Brent crude futures LCOc1 were down 28 cents at $65.14 a barrel by 1007 GMT, while West Texas Intermediate (WTI) futures CLc1 dropped 37 cents to $61.31 a barrel Reuters reported.
The dollar rose to a one-week high against a basket of major currencies .DXY on Thursday, after minutes of the Federal Reserve’s January meeting showed policymakers were more confident of the need to keep raising interest rates.
With the strengthening dollar, the oil price has lost nearly 10 percent since hitting a multi-year high above $70 in January.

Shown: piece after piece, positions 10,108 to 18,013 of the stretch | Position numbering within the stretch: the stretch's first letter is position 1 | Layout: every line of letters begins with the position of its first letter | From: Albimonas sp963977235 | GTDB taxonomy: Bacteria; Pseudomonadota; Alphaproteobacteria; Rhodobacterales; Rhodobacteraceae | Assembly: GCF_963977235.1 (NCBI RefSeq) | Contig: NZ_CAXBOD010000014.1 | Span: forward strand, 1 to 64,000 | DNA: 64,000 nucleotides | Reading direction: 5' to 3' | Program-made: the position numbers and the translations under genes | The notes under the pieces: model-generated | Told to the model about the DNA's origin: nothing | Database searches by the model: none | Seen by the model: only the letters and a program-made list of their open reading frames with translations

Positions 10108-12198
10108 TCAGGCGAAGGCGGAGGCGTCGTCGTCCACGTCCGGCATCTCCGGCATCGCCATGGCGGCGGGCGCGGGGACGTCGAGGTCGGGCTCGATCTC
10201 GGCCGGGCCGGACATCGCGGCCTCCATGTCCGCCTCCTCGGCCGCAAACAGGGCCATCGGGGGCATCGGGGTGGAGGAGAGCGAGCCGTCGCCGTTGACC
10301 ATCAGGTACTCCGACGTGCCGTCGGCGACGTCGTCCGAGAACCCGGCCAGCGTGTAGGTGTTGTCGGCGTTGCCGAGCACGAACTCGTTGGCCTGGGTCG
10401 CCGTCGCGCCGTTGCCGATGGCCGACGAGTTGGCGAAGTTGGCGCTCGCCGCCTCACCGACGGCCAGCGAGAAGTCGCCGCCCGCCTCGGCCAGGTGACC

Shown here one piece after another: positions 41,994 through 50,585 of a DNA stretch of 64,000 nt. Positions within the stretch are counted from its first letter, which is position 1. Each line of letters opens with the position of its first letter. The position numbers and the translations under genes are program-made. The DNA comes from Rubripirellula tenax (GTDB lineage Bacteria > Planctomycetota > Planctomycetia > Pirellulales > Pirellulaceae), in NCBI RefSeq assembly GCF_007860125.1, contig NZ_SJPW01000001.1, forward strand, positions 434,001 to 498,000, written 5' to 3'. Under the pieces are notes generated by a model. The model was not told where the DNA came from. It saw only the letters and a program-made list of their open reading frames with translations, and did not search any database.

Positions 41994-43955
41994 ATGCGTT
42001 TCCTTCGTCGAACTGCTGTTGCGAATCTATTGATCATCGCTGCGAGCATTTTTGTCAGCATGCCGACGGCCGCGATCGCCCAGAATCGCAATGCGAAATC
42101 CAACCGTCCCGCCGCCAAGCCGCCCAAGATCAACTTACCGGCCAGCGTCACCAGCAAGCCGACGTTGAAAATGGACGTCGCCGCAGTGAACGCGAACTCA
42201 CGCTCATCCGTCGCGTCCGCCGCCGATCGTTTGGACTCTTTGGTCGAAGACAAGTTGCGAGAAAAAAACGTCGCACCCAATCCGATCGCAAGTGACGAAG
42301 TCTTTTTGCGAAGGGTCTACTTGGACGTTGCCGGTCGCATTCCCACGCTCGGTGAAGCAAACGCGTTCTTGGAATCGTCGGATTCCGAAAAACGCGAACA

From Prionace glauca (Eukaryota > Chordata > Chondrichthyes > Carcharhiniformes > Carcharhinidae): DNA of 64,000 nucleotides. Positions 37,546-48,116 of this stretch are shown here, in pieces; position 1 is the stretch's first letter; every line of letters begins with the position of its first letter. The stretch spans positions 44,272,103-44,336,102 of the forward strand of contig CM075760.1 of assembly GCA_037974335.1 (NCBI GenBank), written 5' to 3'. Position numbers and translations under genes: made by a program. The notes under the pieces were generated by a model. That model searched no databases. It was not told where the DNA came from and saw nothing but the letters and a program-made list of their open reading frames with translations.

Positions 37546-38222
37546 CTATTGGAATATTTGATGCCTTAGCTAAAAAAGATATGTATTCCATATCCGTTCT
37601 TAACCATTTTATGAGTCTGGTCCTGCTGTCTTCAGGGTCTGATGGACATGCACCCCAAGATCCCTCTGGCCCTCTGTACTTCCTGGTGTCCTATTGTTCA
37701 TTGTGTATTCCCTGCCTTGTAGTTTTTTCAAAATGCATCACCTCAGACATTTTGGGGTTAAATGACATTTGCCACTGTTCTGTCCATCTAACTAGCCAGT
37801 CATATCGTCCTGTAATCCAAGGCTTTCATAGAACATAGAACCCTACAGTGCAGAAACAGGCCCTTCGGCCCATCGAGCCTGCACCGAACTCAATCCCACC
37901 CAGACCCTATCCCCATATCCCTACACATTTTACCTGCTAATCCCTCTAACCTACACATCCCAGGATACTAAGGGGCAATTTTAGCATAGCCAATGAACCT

The correlation between moves in the oil price and the dollar has strengthened in the last couple of weeks, as investors increasingly sell other assets to buy the U.S. currency on expectations of a faster pace of rate rises.
A stronger dollar pushes up the bill for countries paying for imports in other currencies, potentially curbing demand.
The American Petroleum Institute on Wednesday reported an unexpected drop in U.S. crude oil inventories by 907,000 barrels to 420.3 million barrels for the week to Feb. 16.
Inventories usually rise at this time of year, as many refineries cut crude intake to conduct maintenance, but a bottleneck in Canada’s pipeline system has reduced U.S. imports and pushed U.S. stocks lower.
But analysts said oil markets were still generally well supported due to rising demand for crude and production restraint led by the Organization of the Petroleum Exporting Countries (OPEC) and Russia.